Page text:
A Backbreaking Finale
By Mike Deak
INDIANAPOLIS – It was a storybook ending that many couldn’t make up. At least in how the story would finish. Usually the story of an athlete overcoming his struggles to reach uncharted territory ends with an improbable championship and a ticker tape parade.
Jace Alexander’s weekend ended in a hospital bed.
The Wawasee 138-pounder ran into a bigger struggle than what any wrestler could throw at him at the IHSAA Wrestling State Finals. One that would eventually derail his shot at a state championship.
Alexander was having one heck of a season, having lost just once as he made his fourth straight state finals. After a disappointing loss on day one of the state finals as a junior, Alexander was poised to top his sixth-place finish as a sophomore. And Friday night had Alexander on his way, beating Floyd Central’s Gavinn Alstott in a decision.
But what was starting to beat Alexander was a stiff back. It would continue into Saturday of the two-day tournament.
Alexander showed some serious guts in his quarterfinal match against Oak Hill’s Brody Arthur. The Marines recruit displayed a never-say-die attitude after an 11-4 advantage suddenly turned 11-10 as Arthur made his move while Alexander’s back started to seize up. With Arthur down one and rallying hard, Alexander made a turn and reversed into a hold and a near fall, getting enough cushion to outlast his back and Arthur, 16-14.
But while the glory of making the semi-finals in his fourth and final try was in hand, he wasn’t thinking about any feel-good moments.
“You could just see it, something was not right,” opined Wawasee wrestling head coach Frank Bumgardner. The coaching staff were aware of Alexander’s deteriorating physical status, but the senior refused to tap out. “After his match (against Arthur), he had that look like ‘I might be done.’”
In the time between his two matches on Saturday, Wawasee did everything they could to keep Alexander able. Bumgardner had to help Alexander in and out of his warmups. They worked on his back, and had the training staff offer their advice. Nothing was getting the situation better for Alexander, whose muscle spasms in his back were becoming overbearing and crippling all at the same time.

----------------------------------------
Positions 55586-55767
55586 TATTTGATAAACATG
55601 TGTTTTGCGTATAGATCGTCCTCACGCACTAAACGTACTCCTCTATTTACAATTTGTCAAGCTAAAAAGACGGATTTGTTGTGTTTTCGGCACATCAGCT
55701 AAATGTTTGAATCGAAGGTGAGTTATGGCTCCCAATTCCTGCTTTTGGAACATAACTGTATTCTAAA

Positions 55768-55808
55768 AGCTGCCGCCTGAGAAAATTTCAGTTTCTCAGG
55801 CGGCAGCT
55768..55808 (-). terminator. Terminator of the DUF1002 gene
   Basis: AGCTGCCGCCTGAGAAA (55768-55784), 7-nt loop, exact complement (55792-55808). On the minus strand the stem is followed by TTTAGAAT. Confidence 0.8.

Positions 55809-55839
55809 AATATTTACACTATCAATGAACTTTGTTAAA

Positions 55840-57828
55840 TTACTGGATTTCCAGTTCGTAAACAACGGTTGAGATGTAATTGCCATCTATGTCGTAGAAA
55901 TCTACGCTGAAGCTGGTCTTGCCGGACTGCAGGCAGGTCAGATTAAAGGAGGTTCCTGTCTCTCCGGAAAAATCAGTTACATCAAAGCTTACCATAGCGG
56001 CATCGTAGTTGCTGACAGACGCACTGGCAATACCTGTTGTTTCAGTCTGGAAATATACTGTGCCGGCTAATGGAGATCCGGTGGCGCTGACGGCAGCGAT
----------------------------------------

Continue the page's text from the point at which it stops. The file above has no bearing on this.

Alexander refused to quit. And so the collective decided to send him out. Maybe there would be a divine moment, maybe Bloomington South’s Delaney Ruhlman would get caught offguard. Alexander had only lost once all season, he knew how to handle the moments. So he did what he knew, strap up and get out there.
Bumgardner had to help Alexander into his ankle bands for the semi-final. The senior barely walked to the scoring table to check in, Bumgardner saying Jace basically yelled his name to check in.
“His stance was horrible,” said Bumgardner. “The kid (Ruhlman) grabbed him at the start and we just saw it, he literally couldn’t do anything.”
Alexander fell to the mat, unable to move, and perhaps the state record for the quickest pin in state history could have been on. But it took Ruhlman 28 seconds to get Alexander pinned. And it took an eternity to get Alexander off the main floor.
“I’ve only seen Jace Alexander cry twice in all the years I’ve been around him, both this weekend,” Bumgardner said. “Once before the match, the second after the match.”
The transfer of Alexander from the floor to the team camp in the upper level of the arena took over 15 minutes, including a ride up a utility elevator. Another portion of time saw the team have to decide what to do with the third-place match. Alexander obviously was in no condition to carry on, but in a journey through the wrestling state tournament, no one wants to just disappear.
After some consultation, Wawasee decided to medical default Alexander for his final match as a high school wrestler. Again, the team had to reconstruct Alexander, who needed a ride back to the fieldhouse from the hotel. After declaring defeat in his final match to Evansville Mater Dei’s Blake Boarman, Alexander was declared fourth in his weight class for the 2020-21 season. A crushing end to an outstanding individual career, but a noble way to go out. Standing on the mat he worked so hard to get to, trying to fight to the very end.
Alexander would eventually get some medical treatment offsite in Indianapolis as his weekend came to a close.
“We decided to just soak it up, go out there and enjoy the moment,” the coach said of the agreement with both Alexander and the Mater Dei camp. “It was glorious, tragic and concerning all at the same time.”